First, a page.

It's time for big picture thinking

By Alison Verhoeven, Chief Executive, Australian Healthcare and Hospitals Association

Source: APNA Primary Times Spring 2020 (Volume 20, Issue 2)

Our nation’s experience in tackling the challenges of COVID-19, following on from the 2019-20 bushfires and other climate-related disasters, provides a catalyst for re-imagining healthcare.

Areas of healthcare characterised by inertia have been disrupted, with rapid developments in implementing telehealth, team-based care models, and cross-sector integrated care pathways that embed considerations of social care needs.

However, the gains made are at risk, with a return to typical healthcare practices, processes and professional interests likely if the sector does not come together and commit to new ways of doing business.

 

Telehealth and virtual healthcare stand out as opportunities which should continue to be leveraged in a post-pandemic world. Patients rightly expect that the positive benefits experienced with these models of care during COVID-19 will continue now and into the future. Patients are more open to using technology and see its importance in improving health outcomes.

In a recent briefing paper, South Australian GP Dr Chris Bollen and Deeble Institute Director Dr Rebecca Haddock provide case studies which demonstrate the opportunities to improve health outcomes and patient experience of care through use of telehealth consultations in general practice.1

Six case studies demonstrate ‘at the coalface’ how telehealth can benefit general practice, maximise equity of access to healthcare, and support patients in developing their own health knowledge and skills.

The substitution of face-to-face consultations with phone calls, and to some extent videoconferencing, has been the main change observed during the COVID-19 pandemic. E-prescribing has offered some further functional improvements. The introduction of ‘virtual hospitals’, with remote patient monitoring, demonstrates further the opportunities that virtual healthcare models can bring to a system.

 

Primary health care nurses are a crucial part of the team, bringing expertise in care planning, coordination, monitoring, and health promotion. There are reports that some nurses have had their role continue to be supported and embedded to best meet patient needs with the changing models of care during this pandemic, yet also reports that others have had their role diminished as a direct result of the changed funding policies.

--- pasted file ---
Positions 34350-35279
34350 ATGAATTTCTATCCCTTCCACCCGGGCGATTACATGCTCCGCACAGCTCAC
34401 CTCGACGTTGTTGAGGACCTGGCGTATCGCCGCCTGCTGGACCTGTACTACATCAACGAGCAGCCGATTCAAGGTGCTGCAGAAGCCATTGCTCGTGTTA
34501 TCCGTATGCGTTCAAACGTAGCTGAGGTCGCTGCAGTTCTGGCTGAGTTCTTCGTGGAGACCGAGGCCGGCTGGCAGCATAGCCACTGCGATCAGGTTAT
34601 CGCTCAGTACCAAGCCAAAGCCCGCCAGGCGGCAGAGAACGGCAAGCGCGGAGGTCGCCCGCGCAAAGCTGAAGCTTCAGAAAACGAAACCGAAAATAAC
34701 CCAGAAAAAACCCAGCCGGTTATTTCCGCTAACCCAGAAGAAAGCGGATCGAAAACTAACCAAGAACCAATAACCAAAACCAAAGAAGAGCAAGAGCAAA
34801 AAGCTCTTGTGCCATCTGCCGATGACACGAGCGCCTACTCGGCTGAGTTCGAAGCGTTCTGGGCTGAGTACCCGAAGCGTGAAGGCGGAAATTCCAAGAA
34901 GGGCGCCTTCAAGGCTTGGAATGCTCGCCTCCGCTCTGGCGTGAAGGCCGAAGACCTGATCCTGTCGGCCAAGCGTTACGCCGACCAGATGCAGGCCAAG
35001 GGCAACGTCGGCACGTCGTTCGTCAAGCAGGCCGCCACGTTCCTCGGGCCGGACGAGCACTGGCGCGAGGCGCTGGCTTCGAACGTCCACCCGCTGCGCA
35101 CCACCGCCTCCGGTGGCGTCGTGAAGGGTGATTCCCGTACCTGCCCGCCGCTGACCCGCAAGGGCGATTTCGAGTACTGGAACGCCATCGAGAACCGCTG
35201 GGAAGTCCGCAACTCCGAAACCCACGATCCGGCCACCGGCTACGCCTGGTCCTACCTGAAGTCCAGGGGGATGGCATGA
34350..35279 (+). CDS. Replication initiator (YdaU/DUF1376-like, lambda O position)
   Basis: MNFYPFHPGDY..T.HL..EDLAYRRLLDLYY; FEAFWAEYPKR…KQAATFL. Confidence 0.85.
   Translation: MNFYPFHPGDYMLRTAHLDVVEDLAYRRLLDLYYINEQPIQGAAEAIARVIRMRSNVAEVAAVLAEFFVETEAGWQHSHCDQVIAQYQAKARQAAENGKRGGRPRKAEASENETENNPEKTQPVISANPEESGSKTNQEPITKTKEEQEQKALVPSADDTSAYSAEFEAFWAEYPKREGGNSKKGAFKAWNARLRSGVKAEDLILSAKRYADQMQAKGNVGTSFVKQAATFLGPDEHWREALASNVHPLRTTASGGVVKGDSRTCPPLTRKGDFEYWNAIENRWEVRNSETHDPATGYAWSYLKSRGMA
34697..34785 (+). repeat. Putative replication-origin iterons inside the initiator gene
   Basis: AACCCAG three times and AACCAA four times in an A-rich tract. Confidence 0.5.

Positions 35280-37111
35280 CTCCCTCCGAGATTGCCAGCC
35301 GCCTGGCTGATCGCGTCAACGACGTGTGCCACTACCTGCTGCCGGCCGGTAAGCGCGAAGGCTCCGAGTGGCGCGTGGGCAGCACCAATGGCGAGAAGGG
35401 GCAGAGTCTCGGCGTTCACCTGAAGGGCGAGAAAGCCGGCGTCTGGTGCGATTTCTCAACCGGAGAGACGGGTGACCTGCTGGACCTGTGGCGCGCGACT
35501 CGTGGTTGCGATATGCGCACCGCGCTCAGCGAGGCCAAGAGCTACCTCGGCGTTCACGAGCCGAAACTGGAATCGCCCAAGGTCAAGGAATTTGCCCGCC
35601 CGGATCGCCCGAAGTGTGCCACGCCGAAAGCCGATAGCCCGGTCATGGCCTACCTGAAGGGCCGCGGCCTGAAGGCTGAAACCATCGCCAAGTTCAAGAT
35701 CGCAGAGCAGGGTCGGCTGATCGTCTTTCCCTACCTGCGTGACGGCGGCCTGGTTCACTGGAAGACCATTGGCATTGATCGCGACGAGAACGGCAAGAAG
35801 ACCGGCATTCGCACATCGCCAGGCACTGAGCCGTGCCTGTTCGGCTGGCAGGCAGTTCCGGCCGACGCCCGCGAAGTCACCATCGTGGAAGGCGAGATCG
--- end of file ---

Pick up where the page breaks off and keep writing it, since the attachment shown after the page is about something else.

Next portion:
When looking to adopting virtual care arrangements, tasks and processes need to be redesigned around patient needs, not just provide a substitution of existing models. This includes team-base care models, for example, using telehealth and primary health care nurses to improve management of chronic disease, especially in older patients with multiple and complex chronic conditions.

Opportunities for artificial intelligence and other innovations will continue to grow, and should be used to create new models of care, such as that being trialled to introduce an app in the analysis and treatment of wounds in a nurse-led model of care.

 

"Data must be used to drive quality improvement and create new models of care."

 

Importantly, it will require more than policy-making on the run, such as the recent ‘stage 7’ telehealth decision by the Australian Government where telehealth GP providers need to have an existing and continuous relationship with a patient—defined as seeing that patient in the last 12 months—in order to provide MBS-funded telehealth services.